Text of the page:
“Right now, everyone is into the slim fit suits, but classic clothing such as pleated trousers and tapered 2-button suits with side vents and 3-inch lapels will always be in style,” McQueen said. “Longevity is more important than trends.”
While McQueen is an advocate for classic style, he encourages men to push the envelope when it comes to fashion.
“Houston is a very conservative city,” McQueen said. “Men seem to stick to grey, blue, and black. It’s hard to get them to move beyond this palette when it’s all they see. That’s where I come in. When men come into my shop and tell me what they want, I do the opposite. I want to show them different possibilities and challenge their thought process.”
As we were talking, a couple entered the shop. McQueen excused himself to take care of them. The man said he was looking for an outfit to wear to a party.
“He’s pretty conservative,” said his wife.
“Look around,” McQueen said. “And let me know if you see anything you like.” As the couple browsed, McQueen gathered trousers, a blazer, shoes, shirt, and tie. He arranged the outfit on a table and waited until the couple had made their selections.
When they showed McQueen their choices, he pointed to the outfit laid out on the table and asked, “Would you consider something like this?”
The man seemed interested in the outfit, but his wife was not convinced.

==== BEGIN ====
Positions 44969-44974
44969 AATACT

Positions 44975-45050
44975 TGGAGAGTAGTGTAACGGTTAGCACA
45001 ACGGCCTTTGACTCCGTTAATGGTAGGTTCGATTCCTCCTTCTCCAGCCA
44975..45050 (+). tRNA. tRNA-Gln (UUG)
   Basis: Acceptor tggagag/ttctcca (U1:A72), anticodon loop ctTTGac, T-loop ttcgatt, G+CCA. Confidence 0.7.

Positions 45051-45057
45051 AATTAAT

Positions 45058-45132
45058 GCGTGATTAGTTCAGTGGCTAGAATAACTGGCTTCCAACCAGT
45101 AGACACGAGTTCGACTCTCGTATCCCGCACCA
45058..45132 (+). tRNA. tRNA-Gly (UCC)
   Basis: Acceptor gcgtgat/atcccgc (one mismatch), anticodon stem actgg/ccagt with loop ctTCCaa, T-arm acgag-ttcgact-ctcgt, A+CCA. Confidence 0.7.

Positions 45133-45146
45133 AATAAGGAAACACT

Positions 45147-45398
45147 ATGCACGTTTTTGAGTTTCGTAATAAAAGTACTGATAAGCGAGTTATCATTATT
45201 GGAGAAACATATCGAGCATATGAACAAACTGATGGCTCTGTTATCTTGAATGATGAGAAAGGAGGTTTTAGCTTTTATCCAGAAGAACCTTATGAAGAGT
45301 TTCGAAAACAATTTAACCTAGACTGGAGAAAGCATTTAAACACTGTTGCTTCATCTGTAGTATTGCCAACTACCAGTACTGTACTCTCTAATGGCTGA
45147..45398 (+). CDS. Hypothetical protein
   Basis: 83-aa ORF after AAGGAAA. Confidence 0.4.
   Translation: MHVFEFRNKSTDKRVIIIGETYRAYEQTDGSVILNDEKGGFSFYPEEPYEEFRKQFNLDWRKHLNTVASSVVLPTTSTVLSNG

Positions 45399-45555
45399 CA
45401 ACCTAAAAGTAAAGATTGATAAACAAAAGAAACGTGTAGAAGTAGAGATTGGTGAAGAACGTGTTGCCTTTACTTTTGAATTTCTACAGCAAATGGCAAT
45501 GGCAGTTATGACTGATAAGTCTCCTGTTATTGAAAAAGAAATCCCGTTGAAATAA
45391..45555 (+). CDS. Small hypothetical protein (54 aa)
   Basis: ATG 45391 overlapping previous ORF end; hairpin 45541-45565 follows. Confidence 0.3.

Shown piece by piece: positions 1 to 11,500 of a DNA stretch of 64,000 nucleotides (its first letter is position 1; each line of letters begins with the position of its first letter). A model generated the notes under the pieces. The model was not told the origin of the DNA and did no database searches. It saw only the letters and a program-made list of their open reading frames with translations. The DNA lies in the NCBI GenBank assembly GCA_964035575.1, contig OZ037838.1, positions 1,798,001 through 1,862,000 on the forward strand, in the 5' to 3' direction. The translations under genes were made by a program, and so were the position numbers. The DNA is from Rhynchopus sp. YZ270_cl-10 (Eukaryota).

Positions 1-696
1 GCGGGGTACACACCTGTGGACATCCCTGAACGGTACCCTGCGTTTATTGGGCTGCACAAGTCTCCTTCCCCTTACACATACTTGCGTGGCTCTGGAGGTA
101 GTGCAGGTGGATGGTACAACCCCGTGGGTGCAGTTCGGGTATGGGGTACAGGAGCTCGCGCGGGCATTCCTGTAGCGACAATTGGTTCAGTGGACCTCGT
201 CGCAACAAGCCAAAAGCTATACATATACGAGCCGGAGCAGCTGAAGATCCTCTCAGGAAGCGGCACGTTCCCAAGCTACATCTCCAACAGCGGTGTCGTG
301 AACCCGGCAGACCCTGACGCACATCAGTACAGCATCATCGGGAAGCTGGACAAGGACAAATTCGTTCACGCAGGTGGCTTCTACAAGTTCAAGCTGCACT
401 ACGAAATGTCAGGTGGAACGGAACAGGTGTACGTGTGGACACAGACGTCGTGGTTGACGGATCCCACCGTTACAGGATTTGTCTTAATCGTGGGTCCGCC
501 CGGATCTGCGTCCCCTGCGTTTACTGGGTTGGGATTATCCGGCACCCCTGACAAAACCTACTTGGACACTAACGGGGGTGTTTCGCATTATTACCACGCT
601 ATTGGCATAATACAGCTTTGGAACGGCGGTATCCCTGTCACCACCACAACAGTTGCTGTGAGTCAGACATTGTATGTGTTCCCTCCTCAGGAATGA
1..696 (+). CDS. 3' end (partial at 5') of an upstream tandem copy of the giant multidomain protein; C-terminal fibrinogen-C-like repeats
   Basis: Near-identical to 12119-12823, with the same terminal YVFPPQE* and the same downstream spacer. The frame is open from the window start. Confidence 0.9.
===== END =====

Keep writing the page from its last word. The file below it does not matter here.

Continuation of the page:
While she was trying to talk him out of this combination, a weird thing happened. The other customers in the shop started talking about how much they loved McQueen.
“When it comes to style, I’m in his hands,” said a customer who McQueen had earlier convinced to purchase some exotic, alligator shoes to complement his new suit.
“I got so many compliments on a blazer he made for me,” said another customer. “I only seem to get compliments on the stuff I buy from McQueen.”
While they were talking, McQueen quietly arranged some items on the shelf as the couple continued to ponder the outfit.
After a few minutes of tense discussion, the man said, “I’ll take it.” Much to the chagrin of his wife, McQueen’s cheering section had prevailed.
None of their comments were solicited, but they felt a need to sing McQueen’s praises. That’s because McQueen has built a business based on trust, respect, and service. He truly loves people and that love is reflected in his work.
“People will just call and ask me to put together a look for them,” McQueen told. “They trust that I know them well enough to create something they will like without seeing it beforehand.”
As the final customers trickled out the store, McQueen offered me a glass of wine (he also owns a wine bar). The wine was top-notch, of course. I sipped it slowly as McQueen shared more stories of how he helped his customers create their dream wardrobes.
Before I left, I asked McQueen for one final piece of fashion advice.
“Purge your closet,” he said without hesitation. “We are a nation of hoarders. Our closets are full of things we don’t wear. Only keep pieces that you absolutely love. Donate the rest. Your wardrobe should reflect your personality. Stay classic with a twist without being faddish.”